Traditional TV viewing may be on the decline, but judging by the autumn’s schedules, there’s still plenty of life in the old horse yet

Summer might seem like a faded and distant memory by now but, despite the doom and gloom stories about the state of British TV and the endless articles about declining ratings, we needn’t be worried. The autumn schedules have plenty to keep us distracted from the shortening days and colder nights.

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Even the old stalwart of the X Factor, blighted by bad press surrounding falling ratings, managed a triumphant return when the first of the live results shows quietly put Strictly in its place for the first time this season with 8.8m to Strictly’s 8.5m – including an impressive peak of 11.2 million.

11.2m might be disappointing in the context of the phenomenal success of the X Factor in its heyday, but in the context of today’s TV viewing, with its wonderful and ever increasing opportunities for catch up viewing, self scheduling and box set bingeing, an 11 year old programme format that still gets over 11 million of us simultaneously sat around the TV set, deserves a large round of applause.

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Elsewhere on the schedules, ITV are rolling out their big drama hitters. Recent weeks have seen an explosion of them onto our screens – their scheduled timing an endorsement of ITV’s faith in them to perform.  Along with the warm hug ratings machine that is Downton Abbey (you dark horse Lady Mary!), and a new series of Lewis that 8 million of us settled down to watch every week during the last series, historical dramas The Great Fire and Grantchester are also pulling in both great numbers and great reviews.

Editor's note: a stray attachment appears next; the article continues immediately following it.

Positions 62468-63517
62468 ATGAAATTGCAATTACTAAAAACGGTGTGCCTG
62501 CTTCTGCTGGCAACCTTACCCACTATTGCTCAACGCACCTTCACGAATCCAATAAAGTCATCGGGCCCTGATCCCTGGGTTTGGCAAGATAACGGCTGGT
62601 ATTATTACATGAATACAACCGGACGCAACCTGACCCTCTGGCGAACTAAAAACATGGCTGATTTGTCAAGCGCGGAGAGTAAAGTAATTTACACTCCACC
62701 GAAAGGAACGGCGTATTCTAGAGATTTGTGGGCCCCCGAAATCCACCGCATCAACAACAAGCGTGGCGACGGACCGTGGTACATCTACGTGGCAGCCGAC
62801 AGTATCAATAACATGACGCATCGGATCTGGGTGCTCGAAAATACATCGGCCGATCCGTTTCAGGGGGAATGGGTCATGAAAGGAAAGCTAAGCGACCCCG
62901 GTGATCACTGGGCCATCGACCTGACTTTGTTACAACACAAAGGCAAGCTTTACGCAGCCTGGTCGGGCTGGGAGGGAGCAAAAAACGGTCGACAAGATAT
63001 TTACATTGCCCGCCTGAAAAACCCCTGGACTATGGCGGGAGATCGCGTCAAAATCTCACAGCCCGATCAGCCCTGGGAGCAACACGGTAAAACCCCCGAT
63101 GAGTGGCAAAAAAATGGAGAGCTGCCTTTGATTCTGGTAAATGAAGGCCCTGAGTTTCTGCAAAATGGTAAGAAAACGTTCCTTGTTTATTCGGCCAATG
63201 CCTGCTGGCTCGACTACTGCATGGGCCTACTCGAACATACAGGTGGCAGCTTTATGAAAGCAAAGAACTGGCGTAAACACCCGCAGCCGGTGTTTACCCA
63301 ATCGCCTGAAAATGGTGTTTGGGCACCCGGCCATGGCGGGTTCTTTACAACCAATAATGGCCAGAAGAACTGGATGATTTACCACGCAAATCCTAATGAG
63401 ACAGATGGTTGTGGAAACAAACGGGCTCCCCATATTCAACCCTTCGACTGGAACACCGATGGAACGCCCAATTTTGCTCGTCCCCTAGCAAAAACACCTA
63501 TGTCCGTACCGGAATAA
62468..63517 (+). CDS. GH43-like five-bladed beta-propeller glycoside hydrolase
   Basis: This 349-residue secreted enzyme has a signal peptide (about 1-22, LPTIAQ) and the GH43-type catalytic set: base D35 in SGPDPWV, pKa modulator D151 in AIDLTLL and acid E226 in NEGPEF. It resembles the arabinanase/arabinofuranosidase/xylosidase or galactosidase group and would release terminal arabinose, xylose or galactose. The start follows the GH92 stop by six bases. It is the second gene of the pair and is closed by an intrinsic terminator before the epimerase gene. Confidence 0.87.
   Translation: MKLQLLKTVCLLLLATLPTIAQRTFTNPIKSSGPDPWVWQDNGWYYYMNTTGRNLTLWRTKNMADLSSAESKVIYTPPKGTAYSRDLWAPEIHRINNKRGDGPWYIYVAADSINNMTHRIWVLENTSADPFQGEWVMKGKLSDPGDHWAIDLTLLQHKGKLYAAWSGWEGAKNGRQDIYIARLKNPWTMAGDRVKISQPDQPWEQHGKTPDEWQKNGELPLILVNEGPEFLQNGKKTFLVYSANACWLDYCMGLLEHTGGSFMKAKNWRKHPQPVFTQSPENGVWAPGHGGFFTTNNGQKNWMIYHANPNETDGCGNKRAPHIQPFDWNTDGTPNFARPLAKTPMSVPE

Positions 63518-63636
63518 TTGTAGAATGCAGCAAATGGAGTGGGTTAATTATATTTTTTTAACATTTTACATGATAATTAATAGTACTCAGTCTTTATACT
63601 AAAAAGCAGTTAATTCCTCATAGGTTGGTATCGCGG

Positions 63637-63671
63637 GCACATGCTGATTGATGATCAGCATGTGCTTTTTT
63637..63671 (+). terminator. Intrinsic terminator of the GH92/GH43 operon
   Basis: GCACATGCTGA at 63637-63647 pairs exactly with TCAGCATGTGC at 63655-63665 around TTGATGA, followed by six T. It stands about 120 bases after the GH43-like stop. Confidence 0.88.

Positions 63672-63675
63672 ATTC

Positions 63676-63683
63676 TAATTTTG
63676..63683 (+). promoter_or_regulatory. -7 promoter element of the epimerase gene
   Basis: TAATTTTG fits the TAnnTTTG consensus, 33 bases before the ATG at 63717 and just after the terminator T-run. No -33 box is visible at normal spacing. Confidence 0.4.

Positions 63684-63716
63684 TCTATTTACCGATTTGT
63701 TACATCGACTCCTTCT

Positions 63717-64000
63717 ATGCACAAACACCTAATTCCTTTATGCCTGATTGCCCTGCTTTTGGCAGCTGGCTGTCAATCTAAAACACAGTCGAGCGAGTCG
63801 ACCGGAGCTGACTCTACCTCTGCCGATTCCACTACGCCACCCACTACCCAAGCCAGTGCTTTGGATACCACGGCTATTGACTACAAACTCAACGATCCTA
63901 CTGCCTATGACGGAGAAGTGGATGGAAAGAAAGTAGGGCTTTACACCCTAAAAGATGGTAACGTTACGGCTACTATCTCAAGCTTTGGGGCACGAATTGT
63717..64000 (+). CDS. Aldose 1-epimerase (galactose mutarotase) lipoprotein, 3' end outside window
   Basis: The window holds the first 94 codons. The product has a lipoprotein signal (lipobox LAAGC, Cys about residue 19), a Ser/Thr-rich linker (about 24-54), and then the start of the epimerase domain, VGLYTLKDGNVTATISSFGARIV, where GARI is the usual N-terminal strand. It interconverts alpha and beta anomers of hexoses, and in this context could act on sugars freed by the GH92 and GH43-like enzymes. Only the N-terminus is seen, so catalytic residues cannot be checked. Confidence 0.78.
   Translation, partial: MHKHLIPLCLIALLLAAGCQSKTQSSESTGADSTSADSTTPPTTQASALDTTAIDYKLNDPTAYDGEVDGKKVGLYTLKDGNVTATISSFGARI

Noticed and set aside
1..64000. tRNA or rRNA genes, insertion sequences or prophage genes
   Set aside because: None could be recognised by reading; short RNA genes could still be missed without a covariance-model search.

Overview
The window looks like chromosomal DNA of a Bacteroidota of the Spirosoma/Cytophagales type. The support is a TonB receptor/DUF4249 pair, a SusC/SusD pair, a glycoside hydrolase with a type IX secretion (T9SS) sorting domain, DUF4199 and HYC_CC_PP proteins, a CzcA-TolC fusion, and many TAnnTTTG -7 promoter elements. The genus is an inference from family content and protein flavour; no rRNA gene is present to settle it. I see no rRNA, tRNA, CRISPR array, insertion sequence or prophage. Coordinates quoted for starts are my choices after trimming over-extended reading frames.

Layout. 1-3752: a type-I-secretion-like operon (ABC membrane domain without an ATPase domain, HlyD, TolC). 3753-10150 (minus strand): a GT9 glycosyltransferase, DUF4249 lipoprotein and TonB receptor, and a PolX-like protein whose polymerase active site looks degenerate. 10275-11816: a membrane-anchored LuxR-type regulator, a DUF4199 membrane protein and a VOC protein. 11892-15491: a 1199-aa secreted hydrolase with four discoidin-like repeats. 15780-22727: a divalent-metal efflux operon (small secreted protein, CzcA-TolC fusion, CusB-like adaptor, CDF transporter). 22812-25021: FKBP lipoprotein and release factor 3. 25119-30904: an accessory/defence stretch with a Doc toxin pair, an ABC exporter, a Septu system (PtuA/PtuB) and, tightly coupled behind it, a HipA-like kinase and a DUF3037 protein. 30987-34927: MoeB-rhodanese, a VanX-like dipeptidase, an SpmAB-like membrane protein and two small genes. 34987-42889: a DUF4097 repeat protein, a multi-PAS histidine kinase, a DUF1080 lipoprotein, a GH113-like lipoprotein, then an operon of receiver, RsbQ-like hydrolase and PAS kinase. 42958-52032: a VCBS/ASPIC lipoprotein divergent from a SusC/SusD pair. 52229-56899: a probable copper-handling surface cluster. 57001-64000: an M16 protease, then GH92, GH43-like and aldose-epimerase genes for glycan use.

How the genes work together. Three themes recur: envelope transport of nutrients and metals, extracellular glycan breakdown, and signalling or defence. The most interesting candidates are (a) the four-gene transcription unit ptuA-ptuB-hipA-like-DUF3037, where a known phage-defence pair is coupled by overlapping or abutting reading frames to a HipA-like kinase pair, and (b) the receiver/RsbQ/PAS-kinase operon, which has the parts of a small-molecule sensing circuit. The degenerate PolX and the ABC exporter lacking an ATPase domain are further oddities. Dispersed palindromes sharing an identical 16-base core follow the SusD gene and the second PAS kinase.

Elsewhere in TV land Channel 4 are doing a sterling job to keep us pinned to our sofas. Gogglebox – a show that works equally well as either Friday night entertainment or Saturday morning hangover fodder – is pulling in close to 4 million viewers on a Friday night. And nearly a million of those are coming from  C4+1 – another indication of quite how adept we are at watching on our own terms to our own schedule. Homeland, which curiously never delivers quite the numbers that the (well deserved) hype would suggest, is back and causing a 9pm schedule headache on Sunday nights in my household. +1 to the rescue again.

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The BBC is on a roll as well. The one off 90 minute drama ‘Marvellous’ was one of the most original and moving pieces of TV I’ve seen for a while (still available on iPlayer) and Peaky Blinders, Strictly and The Apprentice still dominate both water cooler and social media chatter.

It’s not just traditional broadcasters that are pushing out exciting and original content this autumn either. Amazon Prime has just released its new series Transparent. This 10 parter, an utterly original and slightly bonkers show, is going to be one of those explosive hits that will be the stuff of box set binge legend. You heard it here

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You see, great TV isn’t about BARB ratings. It’s about content. And this autumn we have great content by the bucket load. So there is no need for us to mourn decline in traditional linear TV viewing.  As the latest research from Thinkbox will testify, viewers still see TV content as TV content whether they are watching it on their TV, phone, tablet or PC. Via You Tube, 4OD or iPlayer. And so long as agencies and advertisers embrace the change, and don’t expect the old ways of media to continue to work in the new age of viewing, then the decline in TV ratings needn’t be mourned. Instead it becomes an incredible opportunity for new ways of connecting with viewers. Because whatever devise we are watching on, and whatever platform we are viewing through, we are still, ultimately, a nation of telly addicts.

Written by Becky Smithson, Broadcast Planning Director.

 

 

 

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